Dominic Engels, Stone Brewing's CEO, said the cans are "aggressively deceptive advertising."
"Keystone's rebranding is no accident. MillerCoors tried to register our name years ago and was rejected. Now its marketing team is making 30-pack boxes stacked high with nothing but the word 'STONE' visible," Engels said in a release. "We will not stand for this kind of overtly and aggressively deceptive advertising.
In a YouTube video posted Monday, Greg Koch, Stone's executive chairman and co-founder, said the craft beer heritage they have developed is being threatened by "big beer."
"We believe that MillerCoors is intentionally and deliberately trying to create confusion in the marketplace in their Keystone brand," Koch said. "You can see very clearly they are just trying to line this up and push the word 'Stone.'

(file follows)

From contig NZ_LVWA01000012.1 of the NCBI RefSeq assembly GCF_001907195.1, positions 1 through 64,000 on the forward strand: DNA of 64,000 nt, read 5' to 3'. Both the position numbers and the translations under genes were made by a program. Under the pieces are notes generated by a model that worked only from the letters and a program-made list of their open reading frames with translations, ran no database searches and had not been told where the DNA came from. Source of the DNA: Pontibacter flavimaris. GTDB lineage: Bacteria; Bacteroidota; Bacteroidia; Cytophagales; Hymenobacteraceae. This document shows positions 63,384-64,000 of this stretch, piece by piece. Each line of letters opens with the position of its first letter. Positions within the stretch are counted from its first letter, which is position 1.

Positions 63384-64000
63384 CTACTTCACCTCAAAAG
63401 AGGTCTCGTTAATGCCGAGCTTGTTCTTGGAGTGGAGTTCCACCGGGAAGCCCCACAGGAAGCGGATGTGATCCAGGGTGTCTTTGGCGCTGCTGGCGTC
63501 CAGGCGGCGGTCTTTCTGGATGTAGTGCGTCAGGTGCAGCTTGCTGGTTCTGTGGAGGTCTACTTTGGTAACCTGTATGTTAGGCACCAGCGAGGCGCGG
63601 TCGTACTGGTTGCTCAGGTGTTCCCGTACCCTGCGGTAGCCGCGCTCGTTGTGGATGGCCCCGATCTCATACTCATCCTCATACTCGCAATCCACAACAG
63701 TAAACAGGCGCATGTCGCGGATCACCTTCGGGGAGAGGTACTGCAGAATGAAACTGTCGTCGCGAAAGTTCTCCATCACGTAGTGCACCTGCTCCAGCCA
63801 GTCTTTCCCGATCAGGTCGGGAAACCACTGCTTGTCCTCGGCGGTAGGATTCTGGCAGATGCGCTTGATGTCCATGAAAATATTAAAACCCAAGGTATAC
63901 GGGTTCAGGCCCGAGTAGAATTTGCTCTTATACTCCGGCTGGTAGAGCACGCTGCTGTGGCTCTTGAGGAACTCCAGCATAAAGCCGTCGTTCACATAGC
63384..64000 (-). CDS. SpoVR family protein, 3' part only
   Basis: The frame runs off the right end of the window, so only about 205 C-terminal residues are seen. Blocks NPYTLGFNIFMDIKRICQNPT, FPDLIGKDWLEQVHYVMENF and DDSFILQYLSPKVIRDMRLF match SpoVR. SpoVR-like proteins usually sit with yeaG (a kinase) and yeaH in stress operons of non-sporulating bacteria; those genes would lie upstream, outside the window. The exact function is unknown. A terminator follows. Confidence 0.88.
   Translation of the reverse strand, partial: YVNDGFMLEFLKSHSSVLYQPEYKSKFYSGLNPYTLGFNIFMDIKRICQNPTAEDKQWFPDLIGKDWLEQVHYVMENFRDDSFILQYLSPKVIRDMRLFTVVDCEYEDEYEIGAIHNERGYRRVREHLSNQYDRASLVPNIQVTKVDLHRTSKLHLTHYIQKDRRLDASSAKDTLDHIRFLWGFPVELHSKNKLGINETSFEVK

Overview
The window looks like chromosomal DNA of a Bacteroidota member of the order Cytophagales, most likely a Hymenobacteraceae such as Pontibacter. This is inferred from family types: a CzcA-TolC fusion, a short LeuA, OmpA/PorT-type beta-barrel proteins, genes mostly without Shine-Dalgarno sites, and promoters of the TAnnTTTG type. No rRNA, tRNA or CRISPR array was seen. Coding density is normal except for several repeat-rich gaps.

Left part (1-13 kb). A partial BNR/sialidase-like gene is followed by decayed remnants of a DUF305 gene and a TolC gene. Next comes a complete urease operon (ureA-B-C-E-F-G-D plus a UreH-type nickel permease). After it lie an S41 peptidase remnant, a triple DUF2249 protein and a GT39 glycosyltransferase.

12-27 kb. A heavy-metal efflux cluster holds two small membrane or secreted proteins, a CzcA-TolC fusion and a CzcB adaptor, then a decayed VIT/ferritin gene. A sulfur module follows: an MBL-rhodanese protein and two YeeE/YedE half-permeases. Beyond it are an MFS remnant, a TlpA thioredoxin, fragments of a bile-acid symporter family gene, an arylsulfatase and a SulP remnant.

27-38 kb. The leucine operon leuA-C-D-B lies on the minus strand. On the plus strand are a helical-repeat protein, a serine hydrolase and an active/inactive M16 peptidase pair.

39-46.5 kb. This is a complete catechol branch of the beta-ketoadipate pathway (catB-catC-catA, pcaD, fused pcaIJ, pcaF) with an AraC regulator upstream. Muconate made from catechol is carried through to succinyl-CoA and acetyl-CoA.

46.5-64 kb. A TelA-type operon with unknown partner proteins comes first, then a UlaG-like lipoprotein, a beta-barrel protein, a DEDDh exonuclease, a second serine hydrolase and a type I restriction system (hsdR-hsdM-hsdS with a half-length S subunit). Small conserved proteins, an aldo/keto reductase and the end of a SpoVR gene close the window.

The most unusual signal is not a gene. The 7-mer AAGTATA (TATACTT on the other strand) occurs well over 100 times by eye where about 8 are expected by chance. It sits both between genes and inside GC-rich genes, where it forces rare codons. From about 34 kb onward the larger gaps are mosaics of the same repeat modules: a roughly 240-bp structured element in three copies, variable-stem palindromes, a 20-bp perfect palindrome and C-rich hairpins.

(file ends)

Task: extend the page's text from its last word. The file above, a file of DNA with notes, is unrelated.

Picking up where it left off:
"Hey, in the world of beer the name 'Stone' is ours."
In the video, Koch, who is no stranger to bashing "big beer," holds up a can of Keystone Light before joking it featured "two words that you would never see together in association with our company" and performing a spit-take.
In a statement to 10News, MillerCoors called Stone's lawsuit a "clever publicity stunt."
“This lawsuit is a clever publicity stunt with a multi-camera, tightly-scripted video featuring Stone’s founder Greg Koch. Since Keystone’s debut in 1989, prior to the founding of Stone Brewing in 1996, our consumers have commonly used ‘Stone’ to refer to the Keystone brand and we will let the facts speak for themselves in the legal process.”
MillerCoors owns more than 50 beer and alcoholic beverage brands, including San Diego-based brewery Saint Archer.